The rapid warming of the 20th century has reversed 900 years of cooling in the Gulf of Maine, according to a new study led by the Woods Hole Oceanographic Institution, co-authored by the University of Maine and funded by the National Science Foundation.
The Gulf of Maine has undergone recent, rapid ocean warming, but the lack of long-term instrument records has made it difficult for scientists to put this warming into historical context. The longest continuous instrumental record available for the Gulf of Maine is a sea surface temperature record from Boothbay Harbor that extends back to 1905, and little is known about the Gulf’s water properties before that station was installed.
To gain greater insight about what warming and cooling patterns were like for the Gulf of Maine in the past, scientists developed a 300-year-long geochemical record from shells of a clam known as the ocean quahog, Arctica islandica, in the western Gulf of Maine. The shells have been proven in previous studies to be valuable proxies because they are long-lived and faithfully record environmental conditions as they precipitate their shells in annual increments, gathering isotopes with valuable data along the way.
Each of the isotopes collected from the shells served as a proxy for a property of the water in the region at a given time. For example, oxygen isotopes can be used as a proxy for seawater temperature and salinity, while nitrogen isotopes can be used as a proxy for water mass source. The scientists compared the records from the shells with 1,000-year-long climate model simulations known as the Community Earth System Model-Last Millennium Ensemble, a global climate model developed by the National Center for Atmospheric Research, which considers orbital, solar, volcanic, greenhouse gas, aerosol and land use changes over the last millennium.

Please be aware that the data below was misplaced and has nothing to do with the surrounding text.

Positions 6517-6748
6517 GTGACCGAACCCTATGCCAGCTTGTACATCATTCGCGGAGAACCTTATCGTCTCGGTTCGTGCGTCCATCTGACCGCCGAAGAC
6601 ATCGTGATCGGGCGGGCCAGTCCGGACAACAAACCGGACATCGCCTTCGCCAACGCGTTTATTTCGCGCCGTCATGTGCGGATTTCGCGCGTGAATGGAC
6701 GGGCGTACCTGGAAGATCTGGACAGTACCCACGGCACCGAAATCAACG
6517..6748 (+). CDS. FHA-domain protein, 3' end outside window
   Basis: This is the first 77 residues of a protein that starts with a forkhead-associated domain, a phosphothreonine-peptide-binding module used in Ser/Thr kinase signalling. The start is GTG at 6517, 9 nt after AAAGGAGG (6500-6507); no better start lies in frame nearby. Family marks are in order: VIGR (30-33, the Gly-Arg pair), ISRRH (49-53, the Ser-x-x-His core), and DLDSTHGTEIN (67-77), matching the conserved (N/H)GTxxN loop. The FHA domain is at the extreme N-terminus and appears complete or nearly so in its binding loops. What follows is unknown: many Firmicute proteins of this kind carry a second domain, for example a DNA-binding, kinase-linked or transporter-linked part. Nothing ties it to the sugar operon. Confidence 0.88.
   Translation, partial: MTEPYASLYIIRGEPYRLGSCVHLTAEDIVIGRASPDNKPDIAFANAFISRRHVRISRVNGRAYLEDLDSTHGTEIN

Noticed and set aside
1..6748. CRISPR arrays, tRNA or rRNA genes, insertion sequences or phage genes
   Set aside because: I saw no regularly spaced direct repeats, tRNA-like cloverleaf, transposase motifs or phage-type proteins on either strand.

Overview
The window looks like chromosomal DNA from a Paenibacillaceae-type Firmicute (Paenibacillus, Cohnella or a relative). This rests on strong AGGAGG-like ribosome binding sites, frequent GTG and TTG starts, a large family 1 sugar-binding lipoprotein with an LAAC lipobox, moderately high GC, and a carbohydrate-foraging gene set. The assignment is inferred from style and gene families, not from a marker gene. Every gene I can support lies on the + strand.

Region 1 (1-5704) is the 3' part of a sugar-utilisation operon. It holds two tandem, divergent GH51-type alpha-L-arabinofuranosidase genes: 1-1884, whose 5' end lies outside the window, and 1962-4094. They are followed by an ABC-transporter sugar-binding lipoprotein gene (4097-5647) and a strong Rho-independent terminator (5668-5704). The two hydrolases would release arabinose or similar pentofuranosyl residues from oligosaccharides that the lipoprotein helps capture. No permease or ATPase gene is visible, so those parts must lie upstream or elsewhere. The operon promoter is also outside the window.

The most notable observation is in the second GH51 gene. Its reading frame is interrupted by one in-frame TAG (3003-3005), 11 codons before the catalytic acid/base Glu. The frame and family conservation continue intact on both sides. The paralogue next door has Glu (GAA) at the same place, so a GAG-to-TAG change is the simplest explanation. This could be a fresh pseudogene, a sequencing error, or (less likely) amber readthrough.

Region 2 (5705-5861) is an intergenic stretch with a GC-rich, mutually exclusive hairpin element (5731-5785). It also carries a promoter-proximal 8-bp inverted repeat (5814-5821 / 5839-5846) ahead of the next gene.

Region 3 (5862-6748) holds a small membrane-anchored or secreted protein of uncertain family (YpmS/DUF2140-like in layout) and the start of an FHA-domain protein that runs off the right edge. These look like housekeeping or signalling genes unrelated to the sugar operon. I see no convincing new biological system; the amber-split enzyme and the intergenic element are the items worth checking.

“Combining precisely dated geochemical data from the clam shells with state-of-the-art climate models provides a powerful method for understanding climate change in the Gulf of Maine. We can see how local conditions are influenced by large-scale patterns through time,” says Karl Kreutz, co-author of the study, director of the School of Earth and Climate Sciences and professor in the Climate Change Institute.
The results suggest that the Gulf of Maine underwent a long-term cooling over the last 1,000 years driven mainly by volcanic forcing. However, this trend was significantly reversed by warming that began in the late 1800s, around the time of the Industrial Revolution began adding greenhouse gasses to the atmosphere while the behavior and position of the Gulf Stream shifted.
The simulations suggest that the warming in the most recent century has been more rapid than any other 100-year period in the region’s last 1,000 years.
“The climate changes that ecosystems and coastal communities are now being forced to adapt to are different from what has occurred in the recent past. That’s important to know when developing policies and decision support tools,” Kreutz says.